The organisation also noted the difficulties being experienced in emerging economies, partly caused by fears that the US is to scale back its quantitative easing programme. As emerging economies have contributed to economic dynamism in recent years, the OECD said, these difficulties means global growth is likely to remain sluggish.



The OECD recently praised Ireland, held up by European leaders as the ‘poster child’ for austerity, for its “steadfast commitment” to its €85bn (£71.5bn) bail-out programme. The OECD suggested that Ireland was now on the verge of becoming the first European nation to successfully exit its financial rescue put in place since the financial crisis took hold. They believe it can successfully return to the debt markets by the end of 2013. The OECD stated that Ireland’s debt-to-gross domestic product ratio was approaching a “turning point” and would soon begin to fall from its record high of 125pc of GDP, or €204bn.


Angel Gurria, OECD secretary general;

“Ireland will soon have done most of the heavy lifting to bring its public debt on a downward trend. Indicators all point to recovery taking place now, and this gives us all confidence that economy is on the mend.

However, the OECD warned that the country still had to do more to address Ireland’s 13.8pc unemployment rate, whilst its debt levels were amongst the highest in the OECD’s 34 member states. It stated action is needed to bring down Ireland’s unemployment rate and that it should focus on retraining young, mostly male, workers, many of whom worked in the construction sector before the crisis. Failure to do so would result in a “lost generation of young talent”.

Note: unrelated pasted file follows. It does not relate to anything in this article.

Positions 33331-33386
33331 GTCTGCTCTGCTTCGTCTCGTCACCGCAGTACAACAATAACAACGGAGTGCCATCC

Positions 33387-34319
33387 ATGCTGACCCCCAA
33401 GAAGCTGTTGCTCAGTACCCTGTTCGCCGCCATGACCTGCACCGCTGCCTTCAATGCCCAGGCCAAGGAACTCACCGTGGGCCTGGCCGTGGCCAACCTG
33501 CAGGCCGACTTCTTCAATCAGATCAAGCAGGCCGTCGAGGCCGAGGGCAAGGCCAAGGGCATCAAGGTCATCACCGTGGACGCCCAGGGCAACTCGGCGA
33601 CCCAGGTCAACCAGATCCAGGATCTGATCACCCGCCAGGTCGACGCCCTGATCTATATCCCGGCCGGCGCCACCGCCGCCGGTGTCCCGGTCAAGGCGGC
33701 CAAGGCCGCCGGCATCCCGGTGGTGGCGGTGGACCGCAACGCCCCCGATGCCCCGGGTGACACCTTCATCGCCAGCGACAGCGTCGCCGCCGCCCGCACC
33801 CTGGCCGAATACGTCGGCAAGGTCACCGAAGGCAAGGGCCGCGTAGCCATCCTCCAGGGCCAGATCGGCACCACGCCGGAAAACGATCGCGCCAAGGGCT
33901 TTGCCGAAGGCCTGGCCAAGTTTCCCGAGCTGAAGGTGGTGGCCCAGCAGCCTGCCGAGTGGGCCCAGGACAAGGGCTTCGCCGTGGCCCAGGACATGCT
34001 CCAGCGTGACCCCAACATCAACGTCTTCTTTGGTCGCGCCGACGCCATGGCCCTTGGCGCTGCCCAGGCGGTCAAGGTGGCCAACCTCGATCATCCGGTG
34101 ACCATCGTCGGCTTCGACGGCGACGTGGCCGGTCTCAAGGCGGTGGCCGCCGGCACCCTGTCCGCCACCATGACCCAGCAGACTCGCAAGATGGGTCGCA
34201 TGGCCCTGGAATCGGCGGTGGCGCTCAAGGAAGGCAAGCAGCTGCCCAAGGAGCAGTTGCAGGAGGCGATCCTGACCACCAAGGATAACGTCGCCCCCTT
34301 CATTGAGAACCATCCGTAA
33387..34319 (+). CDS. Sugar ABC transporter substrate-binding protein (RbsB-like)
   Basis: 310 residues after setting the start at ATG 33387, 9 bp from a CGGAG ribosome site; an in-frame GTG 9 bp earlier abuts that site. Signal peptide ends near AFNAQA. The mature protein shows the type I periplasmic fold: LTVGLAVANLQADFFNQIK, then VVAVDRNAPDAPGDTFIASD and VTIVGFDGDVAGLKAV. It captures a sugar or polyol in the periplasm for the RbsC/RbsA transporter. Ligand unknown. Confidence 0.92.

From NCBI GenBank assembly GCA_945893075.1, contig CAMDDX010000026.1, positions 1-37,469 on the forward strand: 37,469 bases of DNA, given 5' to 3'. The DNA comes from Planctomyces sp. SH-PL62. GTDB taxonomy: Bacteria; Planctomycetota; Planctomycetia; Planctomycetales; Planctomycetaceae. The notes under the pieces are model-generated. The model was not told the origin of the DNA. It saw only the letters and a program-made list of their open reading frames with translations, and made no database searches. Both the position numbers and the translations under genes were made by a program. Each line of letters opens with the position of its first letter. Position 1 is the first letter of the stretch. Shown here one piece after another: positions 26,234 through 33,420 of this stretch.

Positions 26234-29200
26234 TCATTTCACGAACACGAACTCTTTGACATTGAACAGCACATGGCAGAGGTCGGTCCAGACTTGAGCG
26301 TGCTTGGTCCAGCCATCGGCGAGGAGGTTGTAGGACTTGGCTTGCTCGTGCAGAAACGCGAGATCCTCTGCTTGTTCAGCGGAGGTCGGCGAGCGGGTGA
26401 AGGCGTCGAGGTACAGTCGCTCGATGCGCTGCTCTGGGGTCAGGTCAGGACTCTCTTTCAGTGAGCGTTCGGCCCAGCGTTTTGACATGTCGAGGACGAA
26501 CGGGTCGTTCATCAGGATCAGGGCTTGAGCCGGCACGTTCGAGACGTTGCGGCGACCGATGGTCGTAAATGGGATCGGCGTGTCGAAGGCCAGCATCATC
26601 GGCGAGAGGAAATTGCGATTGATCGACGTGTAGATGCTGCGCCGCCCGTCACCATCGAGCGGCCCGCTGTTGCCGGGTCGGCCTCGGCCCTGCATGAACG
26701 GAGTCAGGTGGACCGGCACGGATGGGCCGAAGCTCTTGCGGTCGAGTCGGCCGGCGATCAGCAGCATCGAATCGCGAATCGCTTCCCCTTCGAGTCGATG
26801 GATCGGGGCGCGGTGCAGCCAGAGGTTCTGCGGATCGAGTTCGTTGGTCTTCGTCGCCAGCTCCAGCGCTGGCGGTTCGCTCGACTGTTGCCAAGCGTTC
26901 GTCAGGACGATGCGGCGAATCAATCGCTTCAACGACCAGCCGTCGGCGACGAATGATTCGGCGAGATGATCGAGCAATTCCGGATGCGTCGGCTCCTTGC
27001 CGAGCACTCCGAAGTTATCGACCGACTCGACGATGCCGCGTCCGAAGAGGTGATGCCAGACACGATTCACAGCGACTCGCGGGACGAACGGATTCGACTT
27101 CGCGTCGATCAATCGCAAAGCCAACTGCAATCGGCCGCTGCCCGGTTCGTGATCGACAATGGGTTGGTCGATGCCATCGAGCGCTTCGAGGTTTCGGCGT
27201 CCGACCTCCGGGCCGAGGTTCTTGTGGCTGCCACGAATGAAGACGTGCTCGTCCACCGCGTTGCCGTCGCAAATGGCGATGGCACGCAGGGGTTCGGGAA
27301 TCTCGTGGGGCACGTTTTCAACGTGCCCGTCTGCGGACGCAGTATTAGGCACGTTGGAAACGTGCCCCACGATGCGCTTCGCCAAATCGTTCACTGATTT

According to the OECD, the number of jobs in their Irish construction sector collapsed from 60,000 in 2007 to just 5,000 in the third quarter of 2012. Jobs in the services sector almost halved to 90,000 over the same period. The OECD stated that the banks’ strategy on non-performing loans, where lenders choose to grant repayment holidays to struggling borrowers rather than take those losses on their balance sheets, was hindering their return to health. This had undermined confidence in the banks and limited their access to funding;

“which in turn means that credit supply conditions, especially for SMEs, remain amongst the tightest in Europe. It welcomed a framework announced this March which sets out targets for problem loans to be dealt with on a “sustainable basis”.


Eurozone still on the critical list

Despite all the subdued optimism, the OECD’s chief economist Pier Carlo Padoan said at a press conference in Lisbon on Tuesday that the Eurozone continues to be “a considerable source of risk” for the global economy. He projected that the area would return to positive growth only in 2014, even though many EU countries were already experiencing a recovery.

Padoan urged EU governments to make the fight against unemployment their top priority in 2014. He also said that the global economy was gradually coming out of recession, but that it was still far from sustainable growth.